If planning a long weekend visit to Virginia’s “Historic Triangle”: Williamsburg, Jamestown, and Yorktown, this itinerary will make sure you don’t miss anything.
If you plan your itinerary right, you can enjoy a 4-night trip that blends colonials and roller coasters, archaeology and outlet shopping.
There’s bound to be something everyone in your family will enjoy.
Here’s our recommended 4-day Colonial Williamsburg, Jamestown and Yorktown itinerary.
Arrive in the area the afternoon before, enjoying some down time at your hotel before beginning today bright and early at Colonial Williamsburg.
Spending some time at the World’s Largest Living History Museum is a great way to start your stay.
Book admission tickets online ahead of time to avoid lines at the visitors center.
From there you can take a shuttle to various stops throughout the historic area or just follow a path out of the visitors center leading to the main attractions.
One of the advantages of walking is that the walkway helps get you into a colonial frame of mind: Bronze medallions on the path, inscribed with a relevant fact and positioned every few feet, take you back in time, from the 21st to the 18th century (“In 1868, you know someone who owns other people.”).
If you walk, you’ll also pass Great Hopes Plantation – look for the windmill – a chance to experience a bit of rural life in colonial times, which you can contrast with the town life you’ll see in the main Colonial Williamsburg area.
At the plantation, you might find carpenters making roof shingles, a farmer hoeing a field (feel free to help out), roosters and chickens ranging freely, and bulls sleeping in the sun.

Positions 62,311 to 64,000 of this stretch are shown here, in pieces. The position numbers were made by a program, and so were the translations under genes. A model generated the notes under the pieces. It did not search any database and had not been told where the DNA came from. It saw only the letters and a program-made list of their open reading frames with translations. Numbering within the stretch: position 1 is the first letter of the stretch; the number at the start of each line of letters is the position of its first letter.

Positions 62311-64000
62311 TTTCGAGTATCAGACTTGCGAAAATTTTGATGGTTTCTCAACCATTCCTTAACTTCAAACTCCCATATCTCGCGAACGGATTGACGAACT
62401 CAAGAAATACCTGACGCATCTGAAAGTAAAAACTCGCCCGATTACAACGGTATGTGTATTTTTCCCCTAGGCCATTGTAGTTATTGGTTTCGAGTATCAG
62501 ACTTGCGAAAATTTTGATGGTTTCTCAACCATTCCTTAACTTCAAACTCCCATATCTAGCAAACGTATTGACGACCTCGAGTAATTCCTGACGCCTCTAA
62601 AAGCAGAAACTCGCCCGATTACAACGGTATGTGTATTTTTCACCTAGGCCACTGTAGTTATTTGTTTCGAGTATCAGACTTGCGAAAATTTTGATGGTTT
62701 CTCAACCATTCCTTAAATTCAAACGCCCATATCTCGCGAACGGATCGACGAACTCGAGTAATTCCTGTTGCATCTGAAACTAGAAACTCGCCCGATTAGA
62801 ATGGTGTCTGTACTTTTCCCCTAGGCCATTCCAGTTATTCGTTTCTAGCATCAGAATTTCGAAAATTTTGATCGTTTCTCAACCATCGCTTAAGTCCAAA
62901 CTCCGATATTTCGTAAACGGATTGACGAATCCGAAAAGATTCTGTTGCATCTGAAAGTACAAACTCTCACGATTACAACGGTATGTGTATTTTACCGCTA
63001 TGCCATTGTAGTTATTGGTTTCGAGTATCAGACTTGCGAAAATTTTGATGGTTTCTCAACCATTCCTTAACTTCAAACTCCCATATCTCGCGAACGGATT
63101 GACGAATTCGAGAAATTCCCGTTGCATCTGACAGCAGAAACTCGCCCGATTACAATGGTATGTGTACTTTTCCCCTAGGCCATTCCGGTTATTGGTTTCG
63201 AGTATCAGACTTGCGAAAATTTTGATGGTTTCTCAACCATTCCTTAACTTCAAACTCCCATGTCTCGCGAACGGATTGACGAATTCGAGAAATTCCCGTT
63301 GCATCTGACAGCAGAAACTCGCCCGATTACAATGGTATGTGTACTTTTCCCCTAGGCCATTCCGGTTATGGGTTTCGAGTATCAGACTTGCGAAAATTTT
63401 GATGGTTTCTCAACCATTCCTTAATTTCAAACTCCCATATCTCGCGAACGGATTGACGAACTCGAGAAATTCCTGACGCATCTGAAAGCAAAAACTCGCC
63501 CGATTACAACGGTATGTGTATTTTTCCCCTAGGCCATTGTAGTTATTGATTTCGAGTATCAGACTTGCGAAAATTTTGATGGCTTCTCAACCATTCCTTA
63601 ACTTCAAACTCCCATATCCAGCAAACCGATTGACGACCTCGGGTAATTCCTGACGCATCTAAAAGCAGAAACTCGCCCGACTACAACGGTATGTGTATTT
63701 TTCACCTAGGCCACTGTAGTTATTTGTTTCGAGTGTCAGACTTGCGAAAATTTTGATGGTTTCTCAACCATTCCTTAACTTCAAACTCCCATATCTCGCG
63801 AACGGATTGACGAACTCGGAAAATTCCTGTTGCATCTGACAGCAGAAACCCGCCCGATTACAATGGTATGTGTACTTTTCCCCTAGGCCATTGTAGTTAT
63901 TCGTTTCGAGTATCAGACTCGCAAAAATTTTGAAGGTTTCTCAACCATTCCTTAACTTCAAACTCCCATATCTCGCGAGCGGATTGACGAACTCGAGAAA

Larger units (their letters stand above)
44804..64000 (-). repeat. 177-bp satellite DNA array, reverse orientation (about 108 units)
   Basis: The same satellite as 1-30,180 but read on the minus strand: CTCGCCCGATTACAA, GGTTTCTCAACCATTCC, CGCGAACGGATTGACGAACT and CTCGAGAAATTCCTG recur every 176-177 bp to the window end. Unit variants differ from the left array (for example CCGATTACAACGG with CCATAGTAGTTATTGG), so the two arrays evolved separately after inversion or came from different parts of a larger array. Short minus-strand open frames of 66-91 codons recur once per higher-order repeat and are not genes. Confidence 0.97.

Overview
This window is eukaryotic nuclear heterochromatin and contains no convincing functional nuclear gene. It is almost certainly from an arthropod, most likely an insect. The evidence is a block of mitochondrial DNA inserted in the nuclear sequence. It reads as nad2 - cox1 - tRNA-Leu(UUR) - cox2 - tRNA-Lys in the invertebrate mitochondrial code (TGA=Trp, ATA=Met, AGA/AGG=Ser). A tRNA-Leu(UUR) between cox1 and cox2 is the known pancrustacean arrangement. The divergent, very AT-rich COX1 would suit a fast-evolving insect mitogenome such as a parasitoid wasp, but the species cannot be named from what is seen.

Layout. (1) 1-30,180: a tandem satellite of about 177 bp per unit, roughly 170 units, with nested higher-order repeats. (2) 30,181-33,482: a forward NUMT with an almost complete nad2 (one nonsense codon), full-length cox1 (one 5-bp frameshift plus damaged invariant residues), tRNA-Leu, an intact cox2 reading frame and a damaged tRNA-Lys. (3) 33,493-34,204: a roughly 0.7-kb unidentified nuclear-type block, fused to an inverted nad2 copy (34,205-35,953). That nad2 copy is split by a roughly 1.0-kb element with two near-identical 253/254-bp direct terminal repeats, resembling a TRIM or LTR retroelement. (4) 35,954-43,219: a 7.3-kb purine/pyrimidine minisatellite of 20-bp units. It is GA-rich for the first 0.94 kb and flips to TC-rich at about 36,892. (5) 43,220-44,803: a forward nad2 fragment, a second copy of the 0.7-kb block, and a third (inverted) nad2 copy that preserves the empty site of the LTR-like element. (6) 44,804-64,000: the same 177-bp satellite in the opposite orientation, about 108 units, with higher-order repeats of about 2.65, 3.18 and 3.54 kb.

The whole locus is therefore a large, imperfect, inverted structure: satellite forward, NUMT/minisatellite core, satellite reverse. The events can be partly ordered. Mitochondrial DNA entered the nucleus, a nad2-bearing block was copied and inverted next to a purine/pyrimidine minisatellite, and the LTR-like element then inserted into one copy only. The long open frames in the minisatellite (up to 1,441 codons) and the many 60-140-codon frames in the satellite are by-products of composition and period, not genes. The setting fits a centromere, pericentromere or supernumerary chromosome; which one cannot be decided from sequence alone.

Continue on the sidewalk until you reach the main Colonial Williamsburg area.
Start exploring at the Governor’s Palace and its manicured gardens, which include an arbor of trees and a small maze.
Visit the Palace Kitchen, where a cook prepares a table full of dishes with recipes from a colonial cookbook. Unfortunately, no sampling is allowed.
If you have older kids, consider a guided tour of the Palace interior. There’s often a line, however, so if you have younger kids, you might just want to skip the palace tour.
Locals might revolt if The Cheese Shop on Merchants Square ever stopped making their terrific sandwiches, crafted with fresh baked bread and top-notch cheeses and meats (try the Virginia ham on French bread).
This local institution is justifiably mobbed during lunch hours. There are two lines: one to order, one to pickup. Tables are available outside but many people carry out and picnic elsewhere.
Afterwards, you can stop next door at Wythe Candy and Gourmet Shop to pick up some fudge, chocolate-covered Virginia peanuts, or caramel apples.
Walk up Duke of Gloucester Street, the main street of Colonial Williamsburg, stopping in at the various stores and trademen workshops along the way – blacksmiths, tinsmiths, candlemakers, carpenters.
The apothecary is particularly fun; onsite historic interpreters answer any questions you might have about 18th-century ailments and cures. In the milliners shop, seamstresses work on pretty bonnets and lace shawls.
In the late afternoon, revolutionary officers might be out in front of Raleigh’s Tavern “recruiting” soldiers to fight in the battle of Yorktown. Fall in line and they’ll teach you some marching moves ahead of the daily fife and drum parade down Duke of Gloucester Street to the field behind the Courthouse.
There you’ll get a front-row view as General George Washington addresses troops, and local militia give cannon salutes.
You can have dinner at one of the colonial-themed restaurants, such as Kings’ Arms or Chowning’s Tavern. They usually require reservations ahead of time and can be pricey, but it’s a good opportunity to try the types of foods that Alexander Hamilton and his pals might have enjoyed.